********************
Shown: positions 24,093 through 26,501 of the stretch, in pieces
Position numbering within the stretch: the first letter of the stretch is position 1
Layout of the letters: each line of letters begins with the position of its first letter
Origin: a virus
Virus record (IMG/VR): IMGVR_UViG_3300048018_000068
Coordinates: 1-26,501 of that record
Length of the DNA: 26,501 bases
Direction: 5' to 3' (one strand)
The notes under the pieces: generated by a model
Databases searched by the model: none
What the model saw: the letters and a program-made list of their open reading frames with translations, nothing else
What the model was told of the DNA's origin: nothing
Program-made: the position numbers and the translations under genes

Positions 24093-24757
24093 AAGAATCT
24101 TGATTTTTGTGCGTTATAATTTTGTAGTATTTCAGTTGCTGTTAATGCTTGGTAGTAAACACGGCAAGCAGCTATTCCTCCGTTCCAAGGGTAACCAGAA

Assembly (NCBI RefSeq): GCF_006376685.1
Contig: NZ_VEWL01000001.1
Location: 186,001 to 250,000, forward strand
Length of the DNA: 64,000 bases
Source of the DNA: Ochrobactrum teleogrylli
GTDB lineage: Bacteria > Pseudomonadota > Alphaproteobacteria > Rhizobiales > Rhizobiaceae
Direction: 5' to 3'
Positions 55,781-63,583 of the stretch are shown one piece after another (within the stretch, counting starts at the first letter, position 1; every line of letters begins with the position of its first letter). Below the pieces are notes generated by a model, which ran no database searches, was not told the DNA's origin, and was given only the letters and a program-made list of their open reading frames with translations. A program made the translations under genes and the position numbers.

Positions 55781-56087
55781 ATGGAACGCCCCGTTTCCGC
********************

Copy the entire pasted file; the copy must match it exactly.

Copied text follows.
Shown: positions 24,093 through 26,501 of the stretch, in pieces
Position numbering within the stretch: the first letter of the stretch is position 1
Layout of the letters: each line of letters begins with the position of its first letter
Origin: a virus
Virus record (IMG/VR): IMGVR_UViG_3300048018_000068
Coordinates: 1-26,501 of that record
Length of the DNA: 26,501 bases
Direction: 5' to 3' (one strand)
The notes under the pieces: generated by a model
Databases searched by the model: none
What the model saw: the letters and a program-made list of their open reading frames with translations, nothing else
What the model was told of the DNA's origin: nothing
Program-made: the position numbers and the translations under genes

Positions 24093-24757
24093 AAGAATCT
24101 TGATTTTTGTGCGTTATAATTTTGTAGTATTTCAGTTGCTGTTAATGCTTGGTAGTAAACACGGCAAGCAGCTATTCCTCCGTTCCAAGGGTAACCAGAA

Assembly (NCBI RefSeq): GCF_006376685.1
Contig: NZ_VEWL01000001.1
Location: 186,001 to 250,000, forward strand
Length of the DNA: 64,000 bases
Source of the DNA: Ochrobactrum teleogrylli
GTDB lineage: Bacteria > Pseudomonadota > Alphaproteobacteria > Rhizobiales > Rhizobiaceae
Direction: 5' to 3'
Positions 55,781-63,583 of the stretch are shown one piece after another (within the stretch, counting starts at the first letter, position 1; every line of letters begins with the position of its first letter). Below the pieces are notes generated by a model, which ran no database searches, was not told the DNA's origin, and was given only the letters and a program-made list of their open reading frames with translations. A program made the translations under genes and the position numbers.

Positions 55781-56087
55781 ATGGAACGCCCCGTTTCCGC